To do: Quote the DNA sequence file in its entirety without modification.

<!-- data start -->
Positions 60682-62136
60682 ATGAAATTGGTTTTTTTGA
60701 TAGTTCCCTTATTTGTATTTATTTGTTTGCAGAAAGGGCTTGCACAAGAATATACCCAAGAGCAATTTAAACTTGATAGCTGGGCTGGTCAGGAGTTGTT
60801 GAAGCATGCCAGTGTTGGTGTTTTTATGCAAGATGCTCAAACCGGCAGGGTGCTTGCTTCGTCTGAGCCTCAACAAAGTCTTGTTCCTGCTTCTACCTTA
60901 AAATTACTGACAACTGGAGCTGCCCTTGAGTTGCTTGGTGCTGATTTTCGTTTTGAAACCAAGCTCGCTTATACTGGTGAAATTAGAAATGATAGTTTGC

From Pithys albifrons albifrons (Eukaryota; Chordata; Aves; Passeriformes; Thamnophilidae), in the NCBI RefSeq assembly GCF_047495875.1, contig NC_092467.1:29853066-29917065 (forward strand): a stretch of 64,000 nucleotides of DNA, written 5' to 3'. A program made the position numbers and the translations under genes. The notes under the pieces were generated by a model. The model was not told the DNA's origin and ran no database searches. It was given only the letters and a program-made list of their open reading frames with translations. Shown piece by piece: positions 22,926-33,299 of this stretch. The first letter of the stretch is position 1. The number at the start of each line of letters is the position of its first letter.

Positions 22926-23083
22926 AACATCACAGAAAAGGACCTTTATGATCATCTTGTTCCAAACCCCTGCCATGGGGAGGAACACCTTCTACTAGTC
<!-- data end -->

Positions 60682-62136
60682 ATGAAATTGGTTTTTTTGA
60701 TAGTTCCCTTATTTGTATTTATTTGTTTGCAGAAAGGGCTTGCACAAGAATATACCCAAGAGCAATTTAAACTTGATAGCTGGGCTGGTCAGGAGTTGTT
60801 GAAGCATGCCAGTGTTGGTGTTTTTATGCAAGATGCTCAAACCGGCAGGGTGCTTGCTTCGTCTGAGCCTCAACAAAGTCTTGTTCCTGCTTCTACCTTA
60901 AAATTACTGACAACTGGAGCTGCCCTTGAGTTGCTTGGTGCTGATTTTCGTTTTGAAACCAAGCTCGCTTATACTGGTGAAATTAGAAATGATAGTTTGC

From Pithys albifrons albifrons (Eukaryota; Chordata; Aves; Passeriformes; Thamnophilidae), in the NCBI RefSeq assembly GCF_047495875.1, contig NC_092467.1:29853066-29917065 (forward strand): a stretch of 64,000 nucleotides of DNA, written 5' to 3'. A program made the position numbers and the translations under genes. The notes under the pieces were generated by a model. The model was not told the DNA's origin and ran no database searches. It was given only the letters and a program-made list of their open reading frames with translations. Shown piece by piece: positions 22,926-33,299 of this stretch. The first letter of the stretch is position 1. The number at the start of each line of letters is the position of its first letter.

Positions 22926-23083
22926 AACATCACAGAAAAGGACCTTTATGATCATCTTGTTCCAAACCCCTGCCATGGGGAGGAACACCTTCTACTAGTC